Holley Mangold doesn’t know what all the fuss is about, but pioneers are often the last to know about such things. Like Holley, they’re too busy chasing their dreams, which in her case is to play football.
“I don’t understand why it’s so amazing I do this or why it’s so different,” she told NBC’s Kevin Tibbles before a live appearance Tuesday with TODAY co-host Meredith Vieira. With her were her big brother, New York Jets’ rookie center Nick Mangold, and her father and first coach, Vern Mangold.
“I’m very proud of her,” Holley's brother told Vieira. “She goes out there all the time, works hard, and does the things people say she can’t do. If she moves on and gets into the college level, it gets 10 times harder, but I know she’ll be up for the task.”
Mangold isn’t playing football to get attention, and she’s not just an afterthought on her team, Alter High School, which came within one point of winning the Ohio high school championship last year.
A 17-year-old senior who weighs 315 pounds and can bench press 264 and squat 525, she won a varsity letter last year, appearing in 20 quarters of play as a back-up offensive lineman.
According to the Associated Press, she’s good enough to have attracted the attention of a number of colleges.
She’s done it despite the initial opposition of her own father when she first said she wanted to play. At age 6, she decided she wanted to be like her big brother.
“I didn’t want her to play football,” Vern Mangold confirmed. “My problem with that was I didn’t want to see her fail at something, be ridiculed. Let’s face it, a girl, even in the second grade, is going to be criticized for playing.”
He eventually relented, and allowed her to play on the Pee Wee team he coached. “The very first game she played in, they ran the ball at her twice and she stoned them both times,” he told Vieira. “I said, ‘You know, I think she can play this game. She has what it takes.’ "
If Mangold plays in college, she would be the third woman to do so and the first non-kicker. Liz Heaston kicked two extra points in four attempts as a back-up kicker at Willamette University in 1997. In 1999, another kicker, Katie Hnida, was a walk-on at the University of Colorado. After accusing her coaches and teammates of sexual harassment, she transferred to New Mexico, where she kicked two extra points in 2003.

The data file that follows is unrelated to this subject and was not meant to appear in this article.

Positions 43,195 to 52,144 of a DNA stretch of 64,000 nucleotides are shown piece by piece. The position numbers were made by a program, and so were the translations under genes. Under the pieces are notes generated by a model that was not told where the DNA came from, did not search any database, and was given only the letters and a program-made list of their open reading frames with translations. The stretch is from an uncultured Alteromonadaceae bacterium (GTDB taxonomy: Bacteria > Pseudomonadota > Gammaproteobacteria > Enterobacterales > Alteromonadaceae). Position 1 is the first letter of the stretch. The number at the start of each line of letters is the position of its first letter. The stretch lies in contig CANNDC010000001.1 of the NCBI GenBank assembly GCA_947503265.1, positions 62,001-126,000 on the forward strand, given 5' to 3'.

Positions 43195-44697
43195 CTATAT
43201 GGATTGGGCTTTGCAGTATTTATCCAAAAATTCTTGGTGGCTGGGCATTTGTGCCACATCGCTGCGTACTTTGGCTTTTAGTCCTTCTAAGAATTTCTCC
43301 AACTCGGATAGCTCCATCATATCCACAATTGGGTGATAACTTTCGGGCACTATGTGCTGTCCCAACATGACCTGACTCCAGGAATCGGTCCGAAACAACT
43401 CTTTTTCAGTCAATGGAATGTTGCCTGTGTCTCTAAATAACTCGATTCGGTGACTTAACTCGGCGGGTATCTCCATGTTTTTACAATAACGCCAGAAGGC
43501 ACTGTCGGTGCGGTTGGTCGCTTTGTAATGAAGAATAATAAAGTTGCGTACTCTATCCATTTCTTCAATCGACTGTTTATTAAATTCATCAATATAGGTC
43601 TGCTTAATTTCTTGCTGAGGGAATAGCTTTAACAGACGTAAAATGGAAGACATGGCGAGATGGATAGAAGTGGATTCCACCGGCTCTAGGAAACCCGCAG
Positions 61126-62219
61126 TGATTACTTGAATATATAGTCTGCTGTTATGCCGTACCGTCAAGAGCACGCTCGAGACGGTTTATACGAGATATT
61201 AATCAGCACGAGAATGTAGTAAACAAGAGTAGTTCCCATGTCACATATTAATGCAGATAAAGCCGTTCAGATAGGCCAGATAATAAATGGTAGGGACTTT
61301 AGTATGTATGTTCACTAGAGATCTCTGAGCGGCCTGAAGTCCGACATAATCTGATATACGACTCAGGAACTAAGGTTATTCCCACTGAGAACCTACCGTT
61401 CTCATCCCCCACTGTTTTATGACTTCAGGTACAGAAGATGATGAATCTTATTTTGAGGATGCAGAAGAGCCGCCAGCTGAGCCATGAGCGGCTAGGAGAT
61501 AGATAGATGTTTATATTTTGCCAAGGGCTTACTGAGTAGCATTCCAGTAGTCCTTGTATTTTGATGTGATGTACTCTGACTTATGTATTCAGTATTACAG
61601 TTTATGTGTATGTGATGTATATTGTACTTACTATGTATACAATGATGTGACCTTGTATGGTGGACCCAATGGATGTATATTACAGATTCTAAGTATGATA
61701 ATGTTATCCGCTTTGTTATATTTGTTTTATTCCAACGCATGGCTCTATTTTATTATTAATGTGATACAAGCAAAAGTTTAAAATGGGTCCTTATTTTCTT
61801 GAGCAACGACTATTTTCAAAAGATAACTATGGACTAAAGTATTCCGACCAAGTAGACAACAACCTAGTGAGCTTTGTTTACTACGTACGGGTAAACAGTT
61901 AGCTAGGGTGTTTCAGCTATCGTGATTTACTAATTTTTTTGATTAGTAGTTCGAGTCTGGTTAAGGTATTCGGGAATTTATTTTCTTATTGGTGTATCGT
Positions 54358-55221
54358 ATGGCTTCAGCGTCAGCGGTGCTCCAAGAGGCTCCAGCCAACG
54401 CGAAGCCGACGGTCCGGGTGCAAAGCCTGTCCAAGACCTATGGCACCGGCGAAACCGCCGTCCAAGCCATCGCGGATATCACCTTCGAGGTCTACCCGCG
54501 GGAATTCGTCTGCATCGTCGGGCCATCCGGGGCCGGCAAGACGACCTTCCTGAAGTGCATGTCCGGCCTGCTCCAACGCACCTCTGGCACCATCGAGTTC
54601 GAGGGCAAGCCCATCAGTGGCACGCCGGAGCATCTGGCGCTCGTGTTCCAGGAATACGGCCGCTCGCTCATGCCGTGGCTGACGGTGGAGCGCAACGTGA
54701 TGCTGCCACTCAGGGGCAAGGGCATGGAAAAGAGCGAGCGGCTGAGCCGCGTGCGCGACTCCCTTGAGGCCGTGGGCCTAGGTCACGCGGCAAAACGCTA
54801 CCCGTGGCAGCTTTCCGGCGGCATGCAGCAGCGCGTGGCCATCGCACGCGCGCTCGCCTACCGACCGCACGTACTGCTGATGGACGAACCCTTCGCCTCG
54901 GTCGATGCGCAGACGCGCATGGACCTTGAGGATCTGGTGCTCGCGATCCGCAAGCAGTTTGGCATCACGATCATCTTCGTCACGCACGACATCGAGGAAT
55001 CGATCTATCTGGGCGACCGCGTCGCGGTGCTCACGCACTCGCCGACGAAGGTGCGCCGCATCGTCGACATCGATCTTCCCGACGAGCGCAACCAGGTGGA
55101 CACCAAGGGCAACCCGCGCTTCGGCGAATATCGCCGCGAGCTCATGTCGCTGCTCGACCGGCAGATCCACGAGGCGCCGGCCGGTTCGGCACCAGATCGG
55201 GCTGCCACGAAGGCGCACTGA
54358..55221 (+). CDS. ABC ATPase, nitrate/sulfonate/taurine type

Too slow to be pro
Vieira asked Holley if she thinks about following her brother into the NFL.
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“I’m very, very slow,” she said with cheerful honesty. “That’s probably why I’m not starting right now, because I’m slow. And I’m short. And I’m not really in that much good shape. The NFL is not one of those things I’m thinking about, but college is definitely a reality. I’m just not sure yet.”
If she doesn’t play football in college, she has plenty of other athletic interests.
“Sports are defining for her. It’s something she lives for,” said Vern. “She also is a power lifter, an Olympic lifter. She also does track. Like all of our kids, they have a lot of activities; football just happens to be one of them.”
Vieira talked about how Hnida was harassed at Colorado and asked Holley is she was worried about that happening to her if she decides to try to play in college.
“I’m a really big person,” she said with a laugh. “I‘d like to see any guy try to do that. He’s not going to do that again.
“Unfortunately for her that happened,” she said of Hnida. “I read the story. I’ve lived around guys all my life. You’ve gotta know how to handle yourself around them. As long as you know how to tell them you’re here and this is what you’re doing, they’re not going to mess with you.”
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